Cagliari Calcio v Juventus - Serie A Photo by Enrico Locci/Getty Images

Who wins the capocannoniere?


Ronaldo with 38 goals.


Sir Ronaldo is an easy pick and the right one.


I’ll go off on a very flimsy limb and say Tammy Abraham. Fair warning, if I’m right I won’t let anyone forget it!


CR7 is obviously the favorite, but I think a few others are at least worth mentioning as potential contenders:

The most realistic — assuming that he actually plays enough minutes — is probably Luis Muriel. Last season he actually led the league by far with 1.38 goals per 90, which is almost half a goal per 90 more than Cristiano’s 0.93 rate!

Vlahovic, Lautaro, and potentially Osimhen are also young potential superstar strikers who seem poised to take the next step.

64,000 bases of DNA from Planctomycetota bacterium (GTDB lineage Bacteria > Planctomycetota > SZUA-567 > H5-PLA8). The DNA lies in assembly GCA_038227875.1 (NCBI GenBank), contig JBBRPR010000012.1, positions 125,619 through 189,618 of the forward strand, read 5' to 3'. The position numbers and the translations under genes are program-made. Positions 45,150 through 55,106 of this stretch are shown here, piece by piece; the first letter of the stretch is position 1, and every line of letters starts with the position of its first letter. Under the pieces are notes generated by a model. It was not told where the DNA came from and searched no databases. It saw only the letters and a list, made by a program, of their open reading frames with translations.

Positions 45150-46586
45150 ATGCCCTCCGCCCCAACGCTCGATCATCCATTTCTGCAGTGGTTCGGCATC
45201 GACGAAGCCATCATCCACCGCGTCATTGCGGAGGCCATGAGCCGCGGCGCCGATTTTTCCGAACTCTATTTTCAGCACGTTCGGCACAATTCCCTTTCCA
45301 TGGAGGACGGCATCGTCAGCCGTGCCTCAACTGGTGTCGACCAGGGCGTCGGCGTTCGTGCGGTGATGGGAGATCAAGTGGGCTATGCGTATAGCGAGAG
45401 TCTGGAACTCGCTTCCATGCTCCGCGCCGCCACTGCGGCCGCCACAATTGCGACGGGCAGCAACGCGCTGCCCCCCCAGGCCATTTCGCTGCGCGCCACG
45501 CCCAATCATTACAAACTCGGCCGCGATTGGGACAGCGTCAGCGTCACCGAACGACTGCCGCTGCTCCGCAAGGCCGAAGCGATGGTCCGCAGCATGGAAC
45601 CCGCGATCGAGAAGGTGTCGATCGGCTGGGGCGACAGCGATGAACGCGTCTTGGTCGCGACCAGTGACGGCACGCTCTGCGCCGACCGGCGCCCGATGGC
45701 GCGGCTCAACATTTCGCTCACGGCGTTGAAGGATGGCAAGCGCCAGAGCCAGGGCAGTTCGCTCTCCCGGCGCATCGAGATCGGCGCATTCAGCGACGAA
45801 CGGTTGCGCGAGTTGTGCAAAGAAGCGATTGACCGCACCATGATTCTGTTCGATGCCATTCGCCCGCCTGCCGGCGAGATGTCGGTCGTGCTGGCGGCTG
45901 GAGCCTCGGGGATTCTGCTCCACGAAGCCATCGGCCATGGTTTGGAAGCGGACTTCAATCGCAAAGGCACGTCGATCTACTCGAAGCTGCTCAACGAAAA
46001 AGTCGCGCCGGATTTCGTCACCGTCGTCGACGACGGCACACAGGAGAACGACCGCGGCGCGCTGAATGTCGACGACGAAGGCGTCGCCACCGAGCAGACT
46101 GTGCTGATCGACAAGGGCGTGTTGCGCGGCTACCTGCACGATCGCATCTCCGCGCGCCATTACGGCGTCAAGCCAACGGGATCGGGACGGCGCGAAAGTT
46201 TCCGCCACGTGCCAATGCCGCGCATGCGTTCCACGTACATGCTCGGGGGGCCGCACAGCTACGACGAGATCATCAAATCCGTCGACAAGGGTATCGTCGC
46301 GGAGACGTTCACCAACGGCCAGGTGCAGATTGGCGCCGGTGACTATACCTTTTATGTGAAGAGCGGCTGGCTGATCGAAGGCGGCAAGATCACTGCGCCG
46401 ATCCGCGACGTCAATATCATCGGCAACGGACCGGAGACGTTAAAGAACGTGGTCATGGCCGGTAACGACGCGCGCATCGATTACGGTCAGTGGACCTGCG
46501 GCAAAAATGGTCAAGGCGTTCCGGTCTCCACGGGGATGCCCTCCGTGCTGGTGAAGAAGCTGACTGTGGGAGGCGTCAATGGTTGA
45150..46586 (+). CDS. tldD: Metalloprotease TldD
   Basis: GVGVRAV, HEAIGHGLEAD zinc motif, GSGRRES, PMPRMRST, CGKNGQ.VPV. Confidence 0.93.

Immobile remains a wild card as well. Throughout his entire career, he’s underachieved with virtually every single manager he’s played for... and the only major exception has now moved on (moved up) to become our own club’s manager! In theory though, Immobile could absolutely thrive under Sarri.


Ronaldo will feast on another season of penalties and tap-ins, unfortunately.

Juventus v AC Milan - Serie A Photo by Jonathan Moscrop/Getty Images

What’s your prediction for the Scudetto race and top four?


Juve, Inter, Milan, Napoli


Juve, Atalanta, Inter, Milan


Atalanta, Juve, Inter, Milan


  2. Atalanta
  3. Napoli
  4. Roma

(with Rube and Bilan both relegated of course!)


Juve, Inter, Napoli, Milan